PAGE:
masque de fer pignerol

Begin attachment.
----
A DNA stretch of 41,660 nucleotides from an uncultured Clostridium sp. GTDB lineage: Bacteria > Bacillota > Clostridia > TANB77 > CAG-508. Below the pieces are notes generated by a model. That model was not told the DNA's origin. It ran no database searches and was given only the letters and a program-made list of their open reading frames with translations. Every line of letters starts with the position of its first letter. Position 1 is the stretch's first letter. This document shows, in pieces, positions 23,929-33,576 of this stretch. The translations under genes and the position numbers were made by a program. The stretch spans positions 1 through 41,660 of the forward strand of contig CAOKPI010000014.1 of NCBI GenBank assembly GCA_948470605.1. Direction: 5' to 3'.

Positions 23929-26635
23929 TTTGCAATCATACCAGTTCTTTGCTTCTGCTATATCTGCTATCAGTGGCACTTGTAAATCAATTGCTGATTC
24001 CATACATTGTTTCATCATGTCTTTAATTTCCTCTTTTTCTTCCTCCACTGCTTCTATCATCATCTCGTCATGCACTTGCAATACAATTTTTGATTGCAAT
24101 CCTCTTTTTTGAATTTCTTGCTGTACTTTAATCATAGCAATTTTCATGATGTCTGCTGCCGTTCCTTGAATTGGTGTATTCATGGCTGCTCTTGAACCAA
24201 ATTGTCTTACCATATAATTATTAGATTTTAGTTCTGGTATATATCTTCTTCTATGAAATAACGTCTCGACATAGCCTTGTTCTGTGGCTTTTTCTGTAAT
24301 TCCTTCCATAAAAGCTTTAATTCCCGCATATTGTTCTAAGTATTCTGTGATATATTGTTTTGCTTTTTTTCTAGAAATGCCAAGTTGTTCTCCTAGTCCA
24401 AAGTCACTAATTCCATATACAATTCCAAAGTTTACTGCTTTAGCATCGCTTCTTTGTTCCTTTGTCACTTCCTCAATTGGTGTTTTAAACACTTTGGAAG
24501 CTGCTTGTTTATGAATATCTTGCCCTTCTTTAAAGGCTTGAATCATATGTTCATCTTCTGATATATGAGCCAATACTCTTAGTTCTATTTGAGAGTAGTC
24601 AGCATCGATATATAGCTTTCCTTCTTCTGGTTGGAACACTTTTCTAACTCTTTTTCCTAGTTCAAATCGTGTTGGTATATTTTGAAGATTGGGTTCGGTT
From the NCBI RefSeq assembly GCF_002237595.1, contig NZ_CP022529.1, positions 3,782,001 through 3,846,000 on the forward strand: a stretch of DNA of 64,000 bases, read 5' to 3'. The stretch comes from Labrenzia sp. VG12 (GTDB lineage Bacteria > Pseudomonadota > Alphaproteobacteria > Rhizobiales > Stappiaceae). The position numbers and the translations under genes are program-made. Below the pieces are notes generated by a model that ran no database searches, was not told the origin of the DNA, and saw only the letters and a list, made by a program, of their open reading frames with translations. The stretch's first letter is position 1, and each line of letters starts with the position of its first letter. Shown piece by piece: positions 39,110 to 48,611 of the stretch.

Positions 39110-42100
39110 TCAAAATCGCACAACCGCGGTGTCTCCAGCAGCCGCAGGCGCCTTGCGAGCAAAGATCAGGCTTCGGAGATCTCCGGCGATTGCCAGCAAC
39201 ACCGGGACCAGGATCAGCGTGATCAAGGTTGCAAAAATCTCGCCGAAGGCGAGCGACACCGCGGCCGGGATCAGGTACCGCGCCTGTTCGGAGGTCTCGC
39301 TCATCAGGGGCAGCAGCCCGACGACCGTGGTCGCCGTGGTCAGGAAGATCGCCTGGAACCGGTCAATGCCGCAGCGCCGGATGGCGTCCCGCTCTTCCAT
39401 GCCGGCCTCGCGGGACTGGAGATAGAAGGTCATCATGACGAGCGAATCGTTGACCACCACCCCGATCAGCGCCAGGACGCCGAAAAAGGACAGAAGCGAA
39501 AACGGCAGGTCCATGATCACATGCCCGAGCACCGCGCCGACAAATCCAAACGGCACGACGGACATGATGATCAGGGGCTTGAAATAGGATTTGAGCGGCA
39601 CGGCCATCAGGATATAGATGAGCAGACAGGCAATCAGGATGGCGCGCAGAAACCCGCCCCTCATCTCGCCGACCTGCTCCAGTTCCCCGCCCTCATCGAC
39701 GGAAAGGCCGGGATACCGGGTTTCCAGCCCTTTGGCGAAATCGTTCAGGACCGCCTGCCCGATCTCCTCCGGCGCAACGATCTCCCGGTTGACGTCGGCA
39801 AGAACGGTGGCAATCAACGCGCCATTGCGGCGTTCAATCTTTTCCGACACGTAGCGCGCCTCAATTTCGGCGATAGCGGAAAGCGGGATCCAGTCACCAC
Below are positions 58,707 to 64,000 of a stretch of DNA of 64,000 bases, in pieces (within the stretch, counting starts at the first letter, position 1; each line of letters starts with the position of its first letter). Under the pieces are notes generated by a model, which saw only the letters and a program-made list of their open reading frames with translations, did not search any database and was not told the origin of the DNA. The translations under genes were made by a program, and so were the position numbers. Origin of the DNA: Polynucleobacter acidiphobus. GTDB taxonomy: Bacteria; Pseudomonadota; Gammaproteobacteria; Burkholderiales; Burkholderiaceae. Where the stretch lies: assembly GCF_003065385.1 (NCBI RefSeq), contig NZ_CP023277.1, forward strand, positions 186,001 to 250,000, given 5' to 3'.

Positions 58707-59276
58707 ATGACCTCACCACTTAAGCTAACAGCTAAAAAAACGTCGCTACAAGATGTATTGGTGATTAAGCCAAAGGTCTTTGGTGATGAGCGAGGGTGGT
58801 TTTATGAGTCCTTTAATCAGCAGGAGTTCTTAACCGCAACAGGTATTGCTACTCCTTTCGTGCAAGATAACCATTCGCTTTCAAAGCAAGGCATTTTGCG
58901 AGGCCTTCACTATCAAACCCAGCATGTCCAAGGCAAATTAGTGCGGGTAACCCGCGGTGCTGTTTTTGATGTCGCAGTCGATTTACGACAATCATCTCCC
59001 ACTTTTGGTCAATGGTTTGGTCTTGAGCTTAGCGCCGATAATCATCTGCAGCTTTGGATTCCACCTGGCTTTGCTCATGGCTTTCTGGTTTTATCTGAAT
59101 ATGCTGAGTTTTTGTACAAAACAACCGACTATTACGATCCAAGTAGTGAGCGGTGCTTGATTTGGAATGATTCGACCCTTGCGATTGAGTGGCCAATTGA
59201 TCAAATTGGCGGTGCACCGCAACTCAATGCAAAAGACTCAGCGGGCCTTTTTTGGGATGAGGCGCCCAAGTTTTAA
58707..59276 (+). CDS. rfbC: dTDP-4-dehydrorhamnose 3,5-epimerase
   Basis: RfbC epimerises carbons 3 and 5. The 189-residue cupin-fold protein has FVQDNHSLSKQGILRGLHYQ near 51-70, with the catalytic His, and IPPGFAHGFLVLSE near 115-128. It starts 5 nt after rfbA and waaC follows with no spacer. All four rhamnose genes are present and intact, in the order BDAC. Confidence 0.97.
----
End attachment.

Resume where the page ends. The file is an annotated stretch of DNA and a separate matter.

Pagnol obtained the letters of Charles II to his sister through the Foreign Affairs archives. By placing James's birth at the time of Louis XIV's, i.e. According to Marcel Pagnol, this U-turn from the minister, occurring 22 days after Roux's execution, means in reality that Martin was arrested and lends weight to the theory that the King's order to kidnap Martin was entrusted to a special official, without the ambassador's knowledge. July 1669 - The "valet Martin", presumed accomplice of Roux De Marcilly, is arrested and taken to Calais. In 1695 Cannes was placed in a state of defence, requesting the Arsenal of Toulon. All the prisoner's linen was changed twice a week, whereas in prisons the bed sheets were changed every three weeks in summer and once a month in winter. This is clearly a false name in order to conceal the real identity of the prisoner. When the masked prisoner arrived at the Bastille, "Eustache Dauger" was therefore officially released. En 1679, la famille du prisonnier est invitée à séjourner au donjon. With reference to the furniture to be provided, he states that "he is only a valet". Mr du Palteau concludes by declaring: "I did not hear it said that he had a foreign accent," most probably eliminating the hypothesis of a foreigner such as Matthioli. Having converted to Catholicism in 1667, he entered the Jesuit novitiate in Rome in April 1668. Chamillart is said to have revealed that this was a man "who knew all the secrets of Mr Fouquet." 1694 - The prison of Pignerol, threatened by a concentration of Italian troops, is evacuated. He was given the name of "Eustache Dauger", designating him as a simple valet. In 1657, Marguerite Carteret married Jean de la Cloche, who gives his name to James. In Exilles: two men on sentry duty who stood guard day and night had to report any attempt at outside communication. Marcel Pagnol therefore places the arrival of "Martin" (arrested in England) in Calais between 6 and 12 July 1669.[30]. Just before James’ departure, which Marcel Pagnol places in early December 1668, Father Oliva received from Charles II a debt of gratitude. Certains pensent que la rencontre de la Montespan et des Fouquet y est pour quelque chose. Du Junca was the second in command at the prison after the governor. Furthermore, the detention of prisoners such as Fouquet or Lauzun did not remain secret for such a long time. In his letter, he does not provide any theory regarding the prisoner's identity. Following the hunting adventure, the King and the Queen, furious to learn that Fargues was living quietly so close to Paris, asked Lamoignon, first President of the Parliament of Paris, to investigate his past. Count Vermandois and the chin strap with iron springs are again referenced in the legend of an anonymous engraving of 1789: The 1771 editor gives his version of the facts, which according to him is the version Voltaire could not explicitly give in his writings for fear of royal reprisals: The Queen who feared being unable to provide an heir to Louis XIII, gave birth to a first child and told the secret to Cardinal Mazarin who decided to arrange "the opportunity of a single bed for the King and the Queen," whereas they had not lived together for a long time. À partir de 1674, l’un des deux valets de Fouquet (le dénommé Champagne) meurt en prison. Concerning the prisoner's past, specifically his early years prior to his arrest, Marcel Pagnol identifies the masked prisoner as a certain James de la Cloche, mentioned by some historians, including Lord Acton,[3] Andrew Lang,[4] Miss Carey,[5] Mgr Barnes[6] and Emile Laloy. Marcel Pagnol reproduces the text of the death certificate on which the name Marchialy [58] is written. On his return to Paris on 27 August, on the orders of the King Louvois undertook complete renewal of the garrison of Pignerol,[53] involving the replacement of the regiment, the officers (Marcel Pagnol estimates their number to be between 30 and 40) and three governors: La Bretonnière, governor of the city, St-Jacques, governor of the Citadel, and the Major of the fort of La Pérouse. [59], As for the grave, Marcel Pagnol mentions a rumour according to which some drugs were inserted into the prisoner's coffin to consume the body, which he does not believe. Du Junca, "the King's lieutenant" of the Bastille, noted on the evening of 18 September 1698 the arrival of "a former prisoner whom he [Saint-Mars] had in Pignerol, whom he always kept masked and whose name cannot be spoken […]".Marcel Pagnol concludes that after the announcement of "Dauger's" release, Saint-Mars did not use any false name or pseudonym.[35]. According to Pagnol, it was thus flattery from figures such as Boileau, Molière etc. Voltaire also quotes Michel de Chamillart, secretary for war in 1701 (having succeeded Barbezieux), as the last secretary to keep the secret, and whose son-in-law the Second Marshall of La Feuillade is said to have failed to make him break his oath of silence. Matthioli and the others stayed in Pignerol. 1680 – Death in Pignerol of Nicolas Fouquet, who had been imprisoned since 1664. À la cour, on parle d’une grâce et l’on guette son retour. In 1657 Marguerite married Jean de la Cloche who gave his name to James. De quoi peut-il s’agir ? Fouquet et Lauzun jouissent cette année-là d’un régime de semi-liberté et l’on peut voir l’ancien Surintendant parcourir les rues de la citadelle en compagnie de sa famille. He also compared some of the detention conditions with those of other prisoners such as Fouquet, Lauzun and Matthioli, who had not benefited from the construction of a new cell. 19 November 1703 - Death of the masked prisoner, who is buried on 20 November at the cemetery of Saint-Paul under the name of Marchialy. Knowing via the Carteret family that Charles II was secretly preparing for his conversion to Catholicism,[11] he decided to become a Catholic priest in order to be able to convert Charles II. Eustache Dauger de Cavoye was the brother of Louis Oger de Cavoye, who was King Louis XIV's Chief Marshall of Lodgings in 1677. This threat probably explains the prisoner's transfer to the Bastille. Louis XIV therefore sent Louvois and Vallot to question the prisoner and undertake complete renewal of the troops on site. They asked then for hospitality at the house of a certain Fargues, who warmly welcomed them, offering an excellent meal and rooms for the night. – Six mois après l’arrivée de Fouquet le donjon explose, la poudrière frappée par la foudre. However, Mr du Palteau writes to Mr du Fréron in June 1768: ". which ensured Louis XIV's posthumous glory. On 14 December 1681, Louvois ordered Saint-Mars to dress the two prisoners (Dauger and La Rivière) in new clothes, specifying that ", In his letter of 9 June 1681, Louvois orders Saint-Mars to leave for Exilles. Ercole Antonio Matthioli, was born in Bologna in 1640, and was appointed deputy to the Duke of Mantoue (in present Lombardy) which made him a count, a title that Marcel Pagnol describes as "not very serious". Eustache Dauger de Cavoye - Brother of Louis Oger de Cavoye, Chief Marshall of Lodgings of King Louis XIV. 3 seigniorial estates: Le Palteau, Erimont. Thus, in October 1681, Saint-Mars, his prisoners and his company of 45 men left Pignerol for Exilles. Roux was said to have been gagged for his execution. In The Age of Louis XIV (1751), Voltaire mentions, during the detention on the island of Sainte-Marguerite, "a mask having a chin strap with iron springs, which enabled him to eat with the mask on his face." Un messager vient recueillir la déposition de Lauzun, puis repart en rendre compte à Louvois. "Monsieur" Philippe d'Orléans – his younger brother. Louis XVIII declared to his friend Duke de la Rochefoucauld, "I know the key to this mystery, as my successors will know it. – Lauzun ne cesse de tourner en rond dans sa prison comme un loup dans sa cage. He gives more credit to other rumours stating that when the grave was opened no coffin was found.[60]. According to Lord Acton, who obtained a copy of a manuscript from the archives of the Jesuits in Rome, James is thought to have been raised in the Protestant religion. at the time of de Marcilly's trial, Charles II summoned the ambassador Colbert de Croissy to express to Louis XIV his regrets for not having had, in his own words, ", On 5 July, Charles II writes to his sister Henrietta of England: ", After the arrest of "Martin Dauger", Lionne publicly declared that ". For this purpose he commissioned Poupart, colonel of the Engineers and a close assistant of. Marcel Pagnol stresses the fact that his team followed him to Paris: Rosarges was promoted to Major of the Bastille, Guillaume de Formanoir administrator of the large prison (he shared his duties with Abbot Giraud) as well as the modest turnkey Antoine Rù, despite the fact that many turnkeys were already employed at the Bastille. Pagnol's theory is based on the interpretation he makes of this correspondence in which he perceives lies jointly devised between the minister and Saint-Mars, so as to develop, having foreseen the possible loss of the letters or their later examination, an "official version" regarding the prisoner's identity, rather than systematically destroying the documents which would have doubtless aroused more suspicion and curiosity. The real Eustache Dauger, however, cannot be referred to as a valet. Les deux prisonniers, jusque là camarades d’infortune, deviennent des ennemis. Marcel Pagnol also indicates the existence of a real valet named Martin who served Roux: he was found in London when Roux was tracked down and said he did not know anything about the plot led by his former master. The time of captivity: in a letter written in 1691, Barbezieux refers to ". In Pagnol's opinion, Saint-Simon's text leaves no doubt that Louvois was poisoned by his doctor Séron [66] on the discreet orders of the King,[67] because of the secrets he held, concerning Fouquet's poisoning, the identity of the prisoner in the iron mask, and the death of Henrietta of France. He specifies that he made sure the dishes, the corners of the bedroom and other places where the prisoner could have written were scrupulously and systematically inspected. In defiance of the Swiss sovereignty,[25] Louis XIV had him kidnapped. The transfer to Exilles took place by night, in a clandestine manner, in so far as Saint-Mars did not inform Governor D’Harleville of it. At the end of his letter, he adds that Matthioli's "rags" […] ", In his letter of 11 May 1681 to the War Administrator du Chaunoy, Louvois mentions ", According to Iung (Vol. In London, at the start of May 1668, Sir Samuel Morland, a diplomat and ancient member of the Parliament, earned the trust of Roux de Marcilly. The prisoner was transferred from Exilles to the Islands in an oilcloth litter, within which he was protected from inquisitive looks, with eight Italian carriers being brought in from Turin. – En 1675, Eustache Danger, confiné dans l’isolement le plus total depuis six ans, entre au service de Fouquet, en remplacement du valet Champagne, décédé en septembre 1674. In 1644, when Queen Henrietta of France, sister of Louis XIII, is about to give birth to Henrietta of England, the midwife Lady Perronette was sent to England by Cardinal Mazarin to assist, taking the twin with her in order to hide him abroad, which was the actual purpose of her journey. It was at this point, according to Marcel Pagnol, that La Rivière became the valet of "Dauger". This hypothesis, according to which the prisoner is thought to be Louis XIV's elder brother, is not based on any proof, on the other hand Pagnol does not put forward any information that would demonstrate it is wrong.[78][79]. L’un est pendu, l’autre condamné aux galères ! When James gave the letter to Charles II in London in early 1669, the latter recognised him and revealed the secret of his birth, which he certainly inherited from his mother Henrietta of France. Saint-Mars's lieutenants were Guillaume de Formanoir (his nephew) and Blainvilliers (his first cousin). The monthly allowance of the prisoner and his valet amounted to 360. Marcel Pagnol finds this black mask in accounts from the Bastille: Lieutenant Du Junca, in his records reporting the arrival of the prisoner at the Bastille, along with a certain prisoner called Linguet, respectively mention "a mask of black velvet", "of velvet and not of iron". [17],[18] Marcel Pagnol's believed in James’ good faith though, admitting that he sincerely believed he was the bastard son of Charles II.[19]. He describes an attractive and well-built young man wearing "a mask having a chin strap with iron springs",[57][73] gives certain details testifying to a luxurious detention environment and the great respect and consideration with which he was treated by prominent citizens such as the Marquis de Louvois. Charles II might have followed the "wait and see" tactic, and waited for Spain and Switzerland to start the hostilities before launching the battle with a more favorable situation. He preferred a more anonymous journey rather than alerting the communities along the various stops. She was granted an allowance of 6000. A little coastal area in Cotentin still bears this name today, the commune of, Pagnol sees in it a striking resemblance between Charles II and Louis XIV (first cousins), referring to a portrait of Charles II painted by, Charles's true intentions regarding his conversion to Catholicism remain unknown: he secretly commits to this later, in one of the clauses of the.